I resent being indoors when it's this sunny and warm. I'd rather not work. I prefer to to be out on my bike or swimming somewhere. And yet I wouldn't have sacrificed a single moment behind bars watching a dozen or so prisoners and staff singing the other evening. Arne Richards and Isabel Knowland of Oxford Concert Party have been working with HMP Grendon's choir for nine weeks. The performance was attended by a number of men from the wings, officers, chaplains and the governor. It was an absolute joy to see everyone shiny eyed and grinning as their voices filled the room.
Grendon is, I believe, the UK's only therapeutic prison. We have a revolving door system, unfortunately. The focus is far too much on dehumanisation and not enough on rehabilitation. Having worked in High Security for a number of years, I can categorically state that the vast majority of offenders have begun life as victims. They have grown up under very challenging circumstances. It takes a lot of unpicking and hard work before an offender can begin to turn his/her life around. We would do well to learn from the Dutch model, I believe and certainly, we need more Grendons. See Eric Allison's article.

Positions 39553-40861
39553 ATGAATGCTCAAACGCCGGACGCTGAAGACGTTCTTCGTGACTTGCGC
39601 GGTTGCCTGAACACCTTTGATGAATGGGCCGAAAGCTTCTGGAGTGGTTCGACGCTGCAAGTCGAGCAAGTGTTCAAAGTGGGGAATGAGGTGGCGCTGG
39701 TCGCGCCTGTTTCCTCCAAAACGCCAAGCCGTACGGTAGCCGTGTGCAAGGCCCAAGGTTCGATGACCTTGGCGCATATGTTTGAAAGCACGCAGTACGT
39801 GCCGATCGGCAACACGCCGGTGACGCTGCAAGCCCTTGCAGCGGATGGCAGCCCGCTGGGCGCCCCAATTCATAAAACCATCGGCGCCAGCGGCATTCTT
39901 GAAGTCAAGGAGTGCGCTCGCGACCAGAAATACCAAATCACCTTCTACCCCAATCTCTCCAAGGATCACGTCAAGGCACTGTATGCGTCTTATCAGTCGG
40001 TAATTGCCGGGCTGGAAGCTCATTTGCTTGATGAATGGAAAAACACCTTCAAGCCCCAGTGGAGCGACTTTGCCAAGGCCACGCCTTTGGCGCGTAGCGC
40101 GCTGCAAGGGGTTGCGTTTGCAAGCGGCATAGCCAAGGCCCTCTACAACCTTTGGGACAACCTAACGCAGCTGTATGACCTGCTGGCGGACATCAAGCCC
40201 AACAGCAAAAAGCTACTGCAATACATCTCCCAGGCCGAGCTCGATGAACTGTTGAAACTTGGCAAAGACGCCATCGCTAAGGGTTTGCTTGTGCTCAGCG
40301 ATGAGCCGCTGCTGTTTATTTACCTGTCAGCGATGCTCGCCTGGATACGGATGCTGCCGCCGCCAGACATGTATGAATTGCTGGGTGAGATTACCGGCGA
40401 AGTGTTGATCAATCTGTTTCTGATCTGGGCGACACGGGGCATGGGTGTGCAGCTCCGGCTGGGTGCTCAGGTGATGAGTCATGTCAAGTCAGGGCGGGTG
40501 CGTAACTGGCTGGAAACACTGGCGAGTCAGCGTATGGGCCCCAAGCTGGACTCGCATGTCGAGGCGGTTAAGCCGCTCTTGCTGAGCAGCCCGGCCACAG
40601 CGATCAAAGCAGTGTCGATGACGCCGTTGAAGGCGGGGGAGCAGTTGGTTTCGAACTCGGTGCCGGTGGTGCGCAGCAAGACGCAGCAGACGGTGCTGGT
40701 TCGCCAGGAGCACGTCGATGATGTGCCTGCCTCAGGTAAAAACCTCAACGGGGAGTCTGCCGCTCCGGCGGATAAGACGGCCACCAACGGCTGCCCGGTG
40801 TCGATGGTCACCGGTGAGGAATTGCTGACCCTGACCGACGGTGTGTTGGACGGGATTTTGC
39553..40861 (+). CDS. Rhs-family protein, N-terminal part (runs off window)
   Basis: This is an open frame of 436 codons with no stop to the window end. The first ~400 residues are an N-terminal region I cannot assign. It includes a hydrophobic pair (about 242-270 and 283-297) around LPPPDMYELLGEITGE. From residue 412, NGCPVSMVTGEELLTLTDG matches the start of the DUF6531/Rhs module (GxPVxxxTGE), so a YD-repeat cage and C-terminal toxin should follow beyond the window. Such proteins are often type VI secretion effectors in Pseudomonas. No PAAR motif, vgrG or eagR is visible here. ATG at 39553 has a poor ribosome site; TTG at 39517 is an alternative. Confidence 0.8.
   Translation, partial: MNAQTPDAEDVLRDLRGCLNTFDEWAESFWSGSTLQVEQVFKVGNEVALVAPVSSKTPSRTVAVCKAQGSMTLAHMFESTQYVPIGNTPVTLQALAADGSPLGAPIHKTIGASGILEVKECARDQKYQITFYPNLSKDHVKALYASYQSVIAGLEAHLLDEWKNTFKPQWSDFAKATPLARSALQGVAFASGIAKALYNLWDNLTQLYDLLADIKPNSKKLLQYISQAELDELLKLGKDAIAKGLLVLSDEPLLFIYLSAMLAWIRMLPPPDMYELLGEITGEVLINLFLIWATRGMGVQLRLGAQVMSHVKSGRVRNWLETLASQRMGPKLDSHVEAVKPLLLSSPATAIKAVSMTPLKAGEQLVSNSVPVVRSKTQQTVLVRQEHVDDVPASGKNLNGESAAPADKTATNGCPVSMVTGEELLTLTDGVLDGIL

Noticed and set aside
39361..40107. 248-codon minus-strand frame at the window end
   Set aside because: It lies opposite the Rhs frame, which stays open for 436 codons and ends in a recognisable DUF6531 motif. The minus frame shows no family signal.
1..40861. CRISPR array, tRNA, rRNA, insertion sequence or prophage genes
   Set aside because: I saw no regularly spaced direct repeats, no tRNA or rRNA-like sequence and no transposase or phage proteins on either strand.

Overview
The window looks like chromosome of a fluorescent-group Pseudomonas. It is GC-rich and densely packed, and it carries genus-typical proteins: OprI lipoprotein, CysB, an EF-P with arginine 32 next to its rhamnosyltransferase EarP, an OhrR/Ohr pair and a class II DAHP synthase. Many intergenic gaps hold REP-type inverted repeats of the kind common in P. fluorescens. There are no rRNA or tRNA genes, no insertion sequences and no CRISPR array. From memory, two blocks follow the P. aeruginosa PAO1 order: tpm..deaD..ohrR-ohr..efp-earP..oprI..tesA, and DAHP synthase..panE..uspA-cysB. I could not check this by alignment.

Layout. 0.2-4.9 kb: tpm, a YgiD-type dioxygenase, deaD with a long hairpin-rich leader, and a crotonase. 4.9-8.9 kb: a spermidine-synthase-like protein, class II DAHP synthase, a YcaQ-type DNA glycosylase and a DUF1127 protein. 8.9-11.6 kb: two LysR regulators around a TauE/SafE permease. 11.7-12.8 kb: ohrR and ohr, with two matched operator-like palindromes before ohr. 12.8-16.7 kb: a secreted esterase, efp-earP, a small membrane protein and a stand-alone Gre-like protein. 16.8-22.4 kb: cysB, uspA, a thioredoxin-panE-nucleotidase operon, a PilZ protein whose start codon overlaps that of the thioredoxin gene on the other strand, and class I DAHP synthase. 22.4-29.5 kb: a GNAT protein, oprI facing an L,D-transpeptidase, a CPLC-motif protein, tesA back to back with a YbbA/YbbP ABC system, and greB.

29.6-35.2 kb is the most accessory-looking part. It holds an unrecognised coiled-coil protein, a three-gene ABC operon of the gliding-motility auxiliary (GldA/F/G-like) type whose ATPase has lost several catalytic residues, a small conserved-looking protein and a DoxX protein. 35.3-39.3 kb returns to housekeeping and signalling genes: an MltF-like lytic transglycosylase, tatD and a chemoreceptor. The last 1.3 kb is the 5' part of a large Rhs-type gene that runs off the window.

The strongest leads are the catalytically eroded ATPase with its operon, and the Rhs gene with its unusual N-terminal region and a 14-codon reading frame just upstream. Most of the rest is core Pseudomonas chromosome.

Another highlight was a fascinating day at Pembroke College, Oxford where I was running a poetry workshop for a group of 15 - 18 years old as part of the Orwell Youth Prize Celebration Day. There were some really rigorous contributions and observations and the debate in the afternoon was great fun. Do explore the links to the writers who won awards. Their work was fantastic. These are, I believe, names we will see again at some future date.
- Manal Ali, ‘Be Glad It’s Not On Your Forehead’
- Joe Atkinson, ‘The Truths We Want to Hear’
- Niamh Weir, ‘Colony Collapse Disorder’
Tomorrow I meet in Brighton with a panel of judges to choose the winners of this year's Creative Future Literary Awards. It's always hotly contested because there is so much to commend. I think I have two outright platinum winners chosen but, as is often the way, other panel members might think differently. The discussions can get quite passionate and, because we each bring our own sensibilities and experience to the table, we find ourselves considering things in new and unexpected ways. This is why I prefer panel judging to the single-handed variety which always feels slightly arbitrary.
And after that? Well, it's in Brighton. What else would you do on a bright sunny day by the sea?